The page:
Cascade v. Georgia-Pacific
Case #: A148782
Schauman, P.J. for the Court; Wollheim, J.; and Duncan, J.
Full Text Opinion: http://www.publications.ojd.state.or.us/docs/A148782.pdf
Property Law: The interpretation of an express easement is a question of law to be decided by the courts. In construing an easement, a court's task is to discern the nature and scope of the easement's purpose and to give effect to that purpose in a practical manner.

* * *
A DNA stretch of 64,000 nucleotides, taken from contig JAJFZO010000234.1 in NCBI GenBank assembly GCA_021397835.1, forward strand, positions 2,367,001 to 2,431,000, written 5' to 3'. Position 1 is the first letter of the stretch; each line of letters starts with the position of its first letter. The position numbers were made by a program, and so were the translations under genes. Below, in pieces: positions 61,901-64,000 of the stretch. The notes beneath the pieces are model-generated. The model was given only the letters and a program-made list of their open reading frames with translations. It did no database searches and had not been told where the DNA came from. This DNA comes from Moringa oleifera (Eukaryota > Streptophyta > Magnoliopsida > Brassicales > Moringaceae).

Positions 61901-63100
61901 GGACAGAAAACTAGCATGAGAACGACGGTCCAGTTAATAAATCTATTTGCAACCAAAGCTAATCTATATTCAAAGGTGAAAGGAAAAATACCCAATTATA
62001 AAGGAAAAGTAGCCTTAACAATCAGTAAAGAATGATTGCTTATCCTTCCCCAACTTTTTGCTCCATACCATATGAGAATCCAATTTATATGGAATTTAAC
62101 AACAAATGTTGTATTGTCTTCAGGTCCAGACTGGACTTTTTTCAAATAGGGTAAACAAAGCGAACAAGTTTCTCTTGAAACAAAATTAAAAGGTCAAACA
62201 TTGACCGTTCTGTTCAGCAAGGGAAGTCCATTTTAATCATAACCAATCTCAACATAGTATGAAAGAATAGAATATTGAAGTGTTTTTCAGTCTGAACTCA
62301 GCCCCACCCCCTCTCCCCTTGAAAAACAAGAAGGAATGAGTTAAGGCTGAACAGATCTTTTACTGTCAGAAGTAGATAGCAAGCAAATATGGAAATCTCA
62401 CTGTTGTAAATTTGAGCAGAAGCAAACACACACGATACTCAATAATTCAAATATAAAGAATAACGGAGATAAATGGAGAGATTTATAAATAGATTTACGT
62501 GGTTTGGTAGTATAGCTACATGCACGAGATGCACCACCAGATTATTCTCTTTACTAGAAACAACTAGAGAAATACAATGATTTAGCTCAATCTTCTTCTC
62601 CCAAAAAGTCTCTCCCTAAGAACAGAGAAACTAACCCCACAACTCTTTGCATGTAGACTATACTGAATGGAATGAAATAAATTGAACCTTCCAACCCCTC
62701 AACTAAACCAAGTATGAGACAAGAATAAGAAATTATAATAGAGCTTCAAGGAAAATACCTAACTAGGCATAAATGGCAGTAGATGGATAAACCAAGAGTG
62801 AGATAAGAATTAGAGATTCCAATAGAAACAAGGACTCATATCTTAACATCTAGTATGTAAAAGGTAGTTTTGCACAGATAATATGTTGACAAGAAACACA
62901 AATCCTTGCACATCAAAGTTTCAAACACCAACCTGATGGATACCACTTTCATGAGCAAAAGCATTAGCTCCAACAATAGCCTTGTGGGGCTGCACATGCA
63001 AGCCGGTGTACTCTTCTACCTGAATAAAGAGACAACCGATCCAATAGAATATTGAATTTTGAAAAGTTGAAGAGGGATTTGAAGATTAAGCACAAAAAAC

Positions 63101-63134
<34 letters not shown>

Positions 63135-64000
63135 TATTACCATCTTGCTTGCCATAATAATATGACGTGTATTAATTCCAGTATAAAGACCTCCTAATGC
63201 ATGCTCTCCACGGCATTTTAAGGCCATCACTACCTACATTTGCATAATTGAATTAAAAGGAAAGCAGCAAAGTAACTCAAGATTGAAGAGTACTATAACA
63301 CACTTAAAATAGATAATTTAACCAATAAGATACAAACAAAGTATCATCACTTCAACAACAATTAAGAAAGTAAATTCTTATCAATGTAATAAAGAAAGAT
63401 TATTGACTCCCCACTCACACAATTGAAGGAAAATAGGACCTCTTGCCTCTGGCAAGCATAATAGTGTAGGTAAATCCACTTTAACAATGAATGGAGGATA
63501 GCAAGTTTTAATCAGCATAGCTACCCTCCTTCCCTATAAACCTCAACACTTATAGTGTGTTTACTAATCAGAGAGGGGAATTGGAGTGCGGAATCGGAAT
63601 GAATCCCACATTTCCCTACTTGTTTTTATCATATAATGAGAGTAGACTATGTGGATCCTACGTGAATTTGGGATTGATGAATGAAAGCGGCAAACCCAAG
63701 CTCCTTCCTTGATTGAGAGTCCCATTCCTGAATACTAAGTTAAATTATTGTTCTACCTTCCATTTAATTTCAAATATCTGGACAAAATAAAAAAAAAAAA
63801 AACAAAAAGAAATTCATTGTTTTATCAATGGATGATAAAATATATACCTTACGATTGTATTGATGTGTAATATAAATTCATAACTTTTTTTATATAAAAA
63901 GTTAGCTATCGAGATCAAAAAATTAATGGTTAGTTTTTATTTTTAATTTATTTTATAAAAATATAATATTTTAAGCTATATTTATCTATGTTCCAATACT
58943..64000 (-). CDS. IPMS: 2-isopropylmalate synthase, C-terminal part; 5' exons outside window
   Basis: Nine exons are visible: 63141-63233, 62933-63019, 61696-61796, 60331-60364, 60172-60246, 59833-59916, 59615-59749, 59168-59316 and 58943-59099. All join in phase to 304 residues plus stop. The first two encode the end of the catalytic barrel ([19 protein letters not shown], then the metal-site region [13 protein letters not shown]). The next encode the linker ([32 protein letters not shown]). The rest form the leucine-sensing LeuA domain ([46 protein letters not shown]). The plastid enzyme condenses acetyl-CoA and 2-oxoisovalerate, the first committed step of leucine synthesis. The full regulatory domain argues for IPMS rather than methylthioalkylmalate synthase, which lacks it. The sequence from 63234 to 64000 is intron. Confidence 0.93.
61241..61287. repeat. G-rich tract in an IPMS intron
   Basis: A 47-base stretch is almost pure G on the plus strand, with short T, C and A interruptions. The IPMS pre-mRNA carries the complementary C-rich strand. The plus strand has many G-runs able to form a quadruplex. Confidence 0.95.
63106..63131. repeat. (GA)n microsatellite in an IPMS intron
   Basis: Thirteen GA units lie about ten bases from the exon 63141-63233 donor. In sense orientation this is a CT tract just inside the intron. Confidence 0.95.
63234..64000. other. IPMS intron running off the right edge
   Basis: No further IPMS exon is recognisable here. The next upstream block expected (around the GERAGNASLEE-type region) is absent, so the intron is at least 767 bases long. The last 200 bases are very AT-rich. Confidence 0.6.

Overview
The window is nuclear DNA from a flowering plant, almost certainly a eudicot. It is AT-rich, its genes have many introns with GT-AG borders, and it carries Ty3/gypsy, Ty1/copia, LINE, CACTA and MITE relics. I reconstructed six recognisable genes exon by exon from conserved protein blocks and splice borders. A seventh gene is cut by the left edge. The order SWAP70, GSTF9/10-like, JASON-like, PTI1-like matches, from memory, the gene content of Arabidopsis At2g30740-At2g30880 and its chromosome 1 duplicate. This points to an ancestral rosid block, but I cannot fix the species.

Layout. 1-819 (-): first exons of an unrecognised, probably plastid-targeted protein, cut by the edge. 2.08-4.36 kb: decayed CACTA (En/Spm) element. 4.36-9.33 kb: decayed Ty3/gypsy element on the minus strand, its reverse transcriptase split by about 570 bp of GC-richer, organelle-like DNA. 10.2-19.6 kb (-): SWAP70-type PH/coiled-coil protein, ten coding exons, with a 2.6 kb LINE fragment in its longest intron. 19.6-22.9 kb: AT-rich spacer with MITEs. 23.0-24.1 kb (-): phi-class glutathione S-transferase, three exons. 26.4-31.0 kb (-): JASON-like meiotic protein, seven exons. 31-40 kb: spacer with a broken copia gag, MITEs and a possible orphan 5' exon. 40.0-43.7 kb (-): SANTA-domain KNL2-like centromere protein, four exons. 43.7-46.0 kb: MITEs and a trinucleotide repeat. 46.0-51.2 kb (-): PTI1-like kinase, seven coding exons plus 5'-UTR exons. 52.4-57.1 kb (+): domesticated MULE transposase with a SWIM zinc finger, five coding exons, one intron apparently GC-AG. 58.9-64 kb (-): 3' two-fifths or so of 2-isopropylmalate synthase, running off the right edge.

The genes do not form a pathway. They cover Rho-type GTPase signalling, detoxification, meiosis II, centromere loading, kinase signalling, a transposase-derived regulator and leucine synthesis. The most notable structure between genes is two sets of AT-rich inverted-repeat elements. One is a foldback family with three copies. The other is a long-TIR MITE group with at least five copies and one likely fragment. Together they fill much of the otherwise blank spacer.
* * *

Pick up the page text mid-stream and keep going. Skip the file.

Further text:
Georgia-Pacific appealed a judgment which denied them easement and service rights. Cascade and Georgia-Pacific own adjoining mills, which share a common infrastructure. In the 1990’s, disputes arose after the mills came under separate ownership. The dispute was resolved with a settlement and operating agreement, and an easement agreement, which was later amended. The current dispute arose out of the interpretation and effect of the easements and service rights. Georgia-Pacific argued that the settlement gave them an easement to Cascade’s process water and effluent lines. Cascade argued that the easement unambiguously denied Georgia-Pacific easement and service rights. The trial court agreed with Cascade and found that Georgia-Pacific did not have an easement in the process water and effluent lines. Georgia-Pacific appealed this decision. Upon review of the amended easement agreement, the Court held that the trial court correctly determined the easement agreement put express limitations on Georgia-Pacific’s easement rights. Affirmed